Mother Polar Bear, Desperate for Food, Tests Walrus
Next to the thin polar bear and her cub, the sleeping walruses look enormous.
They were spotted by Travis Wilkinson in July of 2015 just after midnight. Because they were in Svalbard, a Norwegian archipelago in the Arctic north, it was still light enough for Wilkinson to capture the bears on video.
He and his family were in the middle of a sailing trip. In the days prior, they had been farther north, but as they sailed south, the ice began to loosen and eventually transitioned into water. Wilkson says the route, sometimes impassable, was particularly free of ice that summer.
In his video, you can see the mother bear approach the sleeping walrus, cub following at her heels. Warily, she inspects each one before finally approaching and pawing at one of the walruses.
The move snaps the walrus to attention, scaring the bear off.
It's likely the bear was checking to see if the walrus was weak enough to become a potential meal, says Jon Aars, a scientist at the Norwegian Polar Institute in Norway.
In his video footage, the adult female can be seen wearing a collar. Aars says he's the one who put it there.
He and a team of researchers have been studying how polar bear populations are faring in the Barents Sea. In a study published last October in the journal Polar Research, he and his research team found polar bears had "experienced a rapid loss of sea-ice habitat in the Barents Sea" at least partially attributable to climate change, though there's not yet evidence that this will lead to a decline in population.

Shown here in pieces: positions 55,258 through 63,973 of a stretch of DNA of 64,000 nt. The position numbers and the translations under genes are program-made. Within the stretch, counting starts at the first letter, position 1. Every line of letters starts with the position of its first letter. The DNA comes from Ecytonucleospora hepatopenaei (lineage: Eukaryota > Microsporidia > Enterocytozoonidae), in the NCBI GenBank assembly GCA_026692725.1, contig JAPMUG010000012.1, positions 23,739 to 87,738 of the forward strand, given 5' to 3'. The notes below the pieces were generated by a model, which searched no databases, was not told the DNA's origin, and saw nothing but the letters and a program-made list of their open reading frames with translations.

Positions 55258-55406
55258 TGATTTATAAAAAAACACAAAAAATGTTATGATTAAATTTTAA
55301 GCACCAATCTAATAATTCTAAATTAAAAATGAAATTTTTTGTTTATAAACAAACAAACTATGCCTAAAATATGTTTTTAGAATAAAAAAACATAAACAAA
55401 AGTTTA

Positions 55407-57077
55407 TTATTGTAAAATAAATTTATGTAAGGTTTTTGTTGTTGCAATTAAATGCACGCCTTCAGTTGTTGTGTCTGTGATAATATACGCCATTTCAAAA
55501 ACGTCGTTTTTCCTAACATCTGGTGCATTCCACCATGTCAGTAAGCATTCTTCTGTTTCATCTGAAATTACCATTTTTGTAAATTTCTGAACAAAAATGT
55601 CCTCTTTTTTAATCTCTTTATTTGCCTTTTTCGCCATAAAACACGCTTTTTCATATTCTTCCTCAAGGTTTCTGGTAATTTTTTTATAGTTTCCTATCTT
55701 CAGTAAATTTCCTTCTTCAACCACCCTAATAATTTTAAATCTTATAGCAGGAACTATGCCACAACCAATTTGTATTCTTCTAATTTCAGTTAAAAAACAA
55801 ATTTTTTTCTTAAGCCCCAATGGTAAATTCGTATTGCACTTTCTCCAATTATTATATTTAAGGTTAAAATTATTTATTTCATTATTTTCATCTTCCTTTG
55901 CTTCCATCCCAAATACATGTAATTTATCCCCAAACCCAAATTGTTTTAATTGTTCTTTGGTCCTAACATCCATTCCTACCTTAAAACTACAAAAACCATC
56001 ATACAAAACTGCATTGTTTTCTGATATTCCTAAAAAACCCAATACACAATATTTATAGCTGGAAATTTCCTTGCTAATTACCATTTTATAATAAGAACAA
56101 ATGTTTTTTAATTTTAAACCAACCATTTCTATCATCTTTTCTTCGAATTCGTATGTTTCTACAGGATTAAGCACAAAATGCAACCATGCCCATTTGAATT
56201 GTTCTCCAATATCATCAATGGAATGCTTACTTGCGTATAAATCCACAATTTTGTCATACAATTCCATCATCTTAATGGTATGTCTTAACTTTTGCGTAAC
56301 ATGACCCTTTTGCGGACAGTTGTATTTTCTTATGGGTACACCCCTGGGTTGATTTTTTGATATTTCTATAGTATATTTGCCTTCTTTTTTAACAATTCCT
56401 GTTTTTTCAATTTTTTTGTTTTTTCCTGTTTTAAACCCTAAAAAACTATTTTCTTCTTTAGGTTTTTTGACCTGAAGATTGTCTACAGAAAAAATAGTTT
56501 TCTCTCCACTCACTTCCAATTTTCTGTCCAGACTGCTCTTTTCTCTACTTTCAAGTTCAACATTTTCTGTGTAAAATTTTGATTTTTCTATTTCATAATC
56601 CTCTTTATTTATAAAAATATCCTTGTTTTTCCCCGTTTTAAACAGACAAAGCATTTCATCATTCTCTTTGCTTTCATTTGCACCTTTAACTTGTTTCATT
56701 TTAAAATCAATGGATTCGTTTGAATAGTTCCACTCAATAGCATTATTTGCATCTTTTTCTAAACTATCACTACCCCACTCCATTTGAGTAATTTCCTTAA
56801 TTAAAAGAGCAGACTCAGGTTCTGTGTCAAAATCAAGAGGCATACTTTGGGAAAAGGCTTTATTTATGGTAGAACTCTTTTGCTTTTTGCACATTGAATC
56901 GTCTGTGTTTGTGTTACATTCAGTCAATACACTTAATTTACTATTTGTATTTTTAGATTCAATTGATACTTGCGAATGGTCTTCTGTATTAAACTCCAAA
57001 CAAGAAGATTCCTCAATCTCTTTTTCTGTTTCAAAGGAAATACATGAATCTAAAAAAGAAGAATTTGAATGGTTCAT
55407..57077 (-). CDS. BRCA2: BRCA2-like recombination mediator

Polar bears depend on sea ice to hunt. They can become particularly vulnerable to starvation during summer months while they wait for thawed ice to return.
A study published just last week in the journal Science looked at polar bears on a global scale and found that, overall, global warming puts the species at risk of starvation.
It's nearly impossible to say what caused these bears to become so skinny without a physical analysis.
But unquestionably, said Aars, they're desperate for food.
In an email with National Geographic, he visually assessed the bears and noted that it looks as if the adult female bear is not healthy enough to produce milk.
"My guess is [the cub] would very likely die soon if the mother did not find any food," he added.
Adult male polar bears will sometimes hunt walruses, but the smaller females, especially when malnourished, lack the strength necessary to take down the much larger predator.
By cautiously sniffing the walruses, the adult polar bear is checking to see whether it can easily be killed (or ideally for the bear, whether it is already dead).
"Finding it is a healthy walrus, the answer is no" for the bear, said Aars.